Tumble Home

A brief excitement this week and then my hopes were dashed: a “tumblehome” hull does not do what its name says it should. You know, like you’re paddling along in your canoe or kayak, minding your own business and watching for kingfishers and great blue herons when Bam! You lean too far to one side and start to go over but the hull’s shape “tumbles” you “home” to an upright position.

It would be *such* a cool name.

Sadly, according to my non-resident naval expert, although a tumblehome hull seems like it has its centre of gravity lower in the water, its narrower-on-top shape is actually less stable than a flared hull in many sea conditions. My highly technical take on it is that once it starts to go there’s nothing to stop it, whereas a flared hull’s less-rollover-prone shape gives you one last chance.

Red and yellow kayak; woman sitting therein, on bright, sunny day.

Built with flare; paddled with flair

But even though a tumblehome hull is an almost criminal waste of a nomenclature opportunity, a point which I’ll be taking up with naval authorities shortly, it did get me thinking about stability features in general. Once we “take on a list” on any given topic or in any area of our lives, what can keep us from capsizing with a giant sploosh?

If we enjoy a drink, what can keep us from getting drunk?

If we enjoy sweets, what can keep us from pigging out? If we diet, what can keep us from becoming anorexic?

If we get interested in something, what can keep us from becoming obsessed with it, even to the exclusion of all else?

If we see multiple possibilities in and for every situation, what can keep us from freezing with indecision?

If we think we know what’s true, what can keep us from setting up camp in Conspiracy Theory Land?

If we think we know what’s right, what can keep us from becoming dogmatic?

How do we get the human equivalent of a flared hull: Something that helps us right ourselves when we’re off-kilter instead of standing idly by as we go over?

Maybe many factors, but I think diversity plays a huge role. Not external diversity, or not directly, but internal diversity.  A diversity of thought that quietly, even subconsciously, points out the limits of all good things as well as the limits of our knowledge and experience.

And how do we get this diversity? By reading? By travelling? By living in different places? By trying new things, learning new things, seeking out new experiences? By exposing ourselves to views we’re pretty sure we disagree with? By listening to people we don’t much like? By living in families and communities with people we trust and/or simply can’t avoid? By making friends of different ages, genders, backgrounds?

Yes. Any and all of these.

Finally, we can hang out with people who are less tippy than we are, less prone to capsize their ship of self. Especially when it’s an acquired capability, there’s always a chance their stability will rub off on us.


With thanks to M. Saker, Rear-Admiral (Retired).

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6 Responses to Tumble Home

  1. Mike Saker says:

    Isabel,
    Thanks for the credit, which to be clear related only to the definition of tumblehome. I appreciate your thoughts on achieving a more balanced view concerning many of the troubling issues that the world faces today, in particular those of our “neighbor” to the south (I chose the American spelling as an olive branch). May I take this opportunity to recommend to your readers (as I recently did to you) the April 2020 book entitled CASTE: The Origins of Our Discontents, by Isabel Wilkerson? I found it very informative and helpful in trying to better understand the seemingly all encompassing political and societal issues in the USA, and to a degree, elsewhere. Given the most recent events I feel that more of us are going to need to engage in trying to spread understanding, tolerance, decency and solutions(!) in the world. Sitting on our hands may no longer be acceptable. Interesting times indeed.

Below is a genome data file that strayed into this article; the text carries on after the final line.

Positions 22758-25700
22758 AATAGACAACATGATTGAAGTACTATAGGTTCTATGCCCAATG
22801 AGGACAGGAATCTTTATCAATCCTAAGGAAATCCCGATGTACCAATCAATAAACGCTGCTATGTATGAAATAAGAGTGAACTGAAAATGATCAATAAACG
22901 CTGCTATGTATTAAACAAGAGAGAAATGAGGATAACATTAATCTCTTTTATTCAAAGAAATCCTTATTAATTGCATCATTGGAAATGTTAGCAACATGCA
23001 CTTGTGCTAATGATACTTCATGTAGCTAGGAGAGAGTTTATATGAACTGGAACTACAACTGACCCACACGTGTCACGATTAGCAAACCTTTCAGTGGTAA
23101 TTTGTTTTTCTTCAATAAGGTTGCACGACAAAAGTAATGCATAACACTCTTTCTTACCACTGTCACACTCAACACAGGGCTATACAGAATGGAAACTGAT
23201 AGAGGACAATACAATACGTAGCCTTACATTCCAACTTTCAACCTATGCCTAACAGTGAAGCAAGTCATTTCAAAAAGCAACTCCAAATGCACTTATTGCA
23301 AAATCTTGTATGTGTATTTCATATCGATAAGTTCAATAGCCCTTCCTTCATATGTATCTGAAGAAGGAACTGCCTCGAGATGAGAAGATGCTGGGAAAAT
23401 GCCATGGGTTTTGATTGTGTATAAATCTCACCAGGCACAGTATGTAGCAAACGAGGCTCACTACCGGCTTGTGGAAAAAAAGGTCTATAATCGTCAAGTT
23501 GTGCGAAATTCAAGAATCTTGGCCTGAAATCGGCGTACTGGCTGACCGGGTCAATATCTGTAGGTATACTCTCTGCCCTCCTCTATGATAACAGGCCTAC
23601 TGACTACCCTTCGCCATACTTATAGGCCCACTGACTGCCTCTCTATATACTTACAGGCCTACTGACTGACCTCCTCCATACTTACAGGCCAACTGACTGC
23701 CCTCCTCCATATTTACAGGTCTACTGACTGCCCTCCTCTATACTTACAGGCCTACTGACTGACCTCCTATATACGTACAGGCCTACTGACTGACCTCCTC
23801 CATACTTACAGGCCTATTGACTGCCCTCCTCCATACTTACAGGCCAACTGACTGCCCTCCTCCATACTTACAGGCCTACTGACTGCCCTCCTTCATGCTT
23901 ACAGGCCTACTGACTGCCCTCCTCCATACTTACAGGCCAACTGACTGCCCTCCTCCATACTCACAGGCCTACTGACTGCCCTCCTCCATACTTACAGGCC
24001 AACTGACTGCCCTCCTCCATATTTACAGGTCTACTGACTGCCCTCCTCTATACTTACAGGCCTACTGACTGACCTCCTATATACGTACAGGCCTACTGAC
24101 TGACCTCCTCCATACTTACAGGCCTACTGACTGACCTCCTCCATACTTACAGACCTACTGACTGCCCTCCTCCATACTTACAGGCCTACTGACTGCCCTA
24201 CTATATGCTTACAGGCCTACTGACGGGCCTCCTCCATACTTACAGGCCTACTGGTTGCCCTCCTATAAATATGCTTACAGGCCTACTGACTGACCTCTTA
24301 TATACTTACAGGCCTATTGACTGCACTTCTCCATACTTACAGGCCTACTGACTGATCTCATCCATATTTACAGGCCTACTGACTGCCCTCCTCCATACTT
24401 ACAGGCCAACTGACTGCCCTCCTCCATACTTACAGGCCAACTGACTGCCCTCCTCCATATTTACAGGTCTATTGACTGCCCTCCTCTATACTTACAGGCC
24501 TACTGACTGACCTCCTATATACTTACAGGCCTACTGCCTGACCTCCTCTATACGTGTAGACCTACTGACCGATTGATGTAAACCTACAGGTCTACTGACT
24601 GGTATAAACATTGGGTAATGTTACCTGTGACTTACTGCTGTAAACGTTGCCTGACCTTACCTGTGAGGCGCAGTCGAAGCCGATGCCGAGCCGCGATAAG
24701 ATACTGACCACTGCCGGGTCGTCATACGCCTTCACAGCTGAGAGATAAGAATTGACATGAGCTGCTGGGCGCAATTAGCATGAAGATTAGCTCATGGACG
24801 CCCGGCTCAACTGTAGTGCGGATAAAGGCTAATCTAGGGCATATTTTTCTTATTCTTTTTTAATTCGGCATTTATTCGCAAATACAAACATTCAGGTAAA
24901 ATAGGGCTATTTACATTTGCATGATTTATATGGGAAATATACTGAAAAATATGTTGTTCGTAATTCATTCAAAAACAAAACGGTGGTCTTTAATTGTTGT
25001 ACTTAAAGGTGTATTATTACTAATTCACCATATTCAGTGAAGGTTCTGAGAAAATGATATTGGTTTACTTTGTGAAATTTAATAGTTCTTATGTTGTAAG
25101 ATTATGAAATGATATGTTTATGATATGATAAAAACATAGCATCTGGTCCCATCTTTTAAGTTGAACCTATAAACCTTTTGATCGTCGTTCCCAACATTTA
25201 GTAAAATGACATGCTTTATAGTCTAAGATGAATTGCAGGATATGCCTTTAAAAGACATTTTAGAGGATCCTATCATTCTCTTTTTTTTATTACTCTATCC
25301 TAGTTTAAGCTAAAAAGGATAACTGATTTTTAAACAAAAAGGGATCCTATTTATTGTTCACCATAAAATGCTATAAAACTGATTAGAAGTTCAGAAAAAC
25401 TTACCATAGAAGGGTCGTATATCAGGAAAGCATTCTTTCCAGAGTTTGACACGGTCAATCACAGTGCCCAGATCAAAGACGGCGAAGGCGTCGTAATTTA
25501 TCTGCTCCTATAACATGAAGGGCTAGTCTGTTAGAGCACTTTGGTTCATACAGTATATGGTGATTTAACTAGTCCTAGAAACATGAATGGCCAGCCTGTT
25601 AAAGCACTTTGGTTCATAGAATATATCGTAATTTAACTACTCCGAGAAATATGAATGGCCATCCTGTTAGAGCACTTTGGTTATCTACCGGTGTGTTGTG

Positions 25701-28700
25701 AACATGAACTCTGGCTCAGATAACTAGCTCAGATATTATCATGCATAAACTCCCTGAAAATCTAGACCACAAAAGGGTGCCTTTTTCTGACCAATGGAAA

• Isabel Gibson says:

      Mike – You may so recommend. Indeed, consider it done. Whatever scope we take on for “trying to spread understanding, tolerance, decency and solutions(!) in the world” starts with our own selves. And no effort is too small where we act within the limits of our knowledge.

  2. barbara carlson says:

    America being my birth country, I have been grieving for it for four years — seems like twenty. How they (I’ve been in Canada for 55 years) are going to “come together” seems a bridge too far — only some outside “enemy” might to do — aliens?

    Tippy-canoe and Tyler, too. ?? [‘Tippecanoe and Tyler Too’ was a campaign slogan for William Henry Harrison and John Tyler in the presidential election of 1840. It helped to catapult the Whig Party to the presidency for the first time in American history.]

    I like Tippy-canoe better, don’t you?

    • Isabel Gibson says:

      Barbara – I don’t know how they’ll come together either, but no one is going anywhere so they have some motivation to try. (And I’m pretty sure we don’t want to add aliens to this mess. )As for Tippecanoe, I had never heard of it – a battle, of course. I might have guessed but did not.

  3. Barry Jewell says:

    “A diversity of thought that quietly, even subconsciously, points out the limits of all good things as well as the limits of our knowledge and experience.”

    Perhaps this is all we can hope for – that “more of us are going . . . to engage in trying to spread understanding, tolerance, decency and solutions(!) in the world.”

    • Isabel Gibson says:

      Barry – The good news (such as it is) is that for our own actions we don’t need to rely on hope. We can act.

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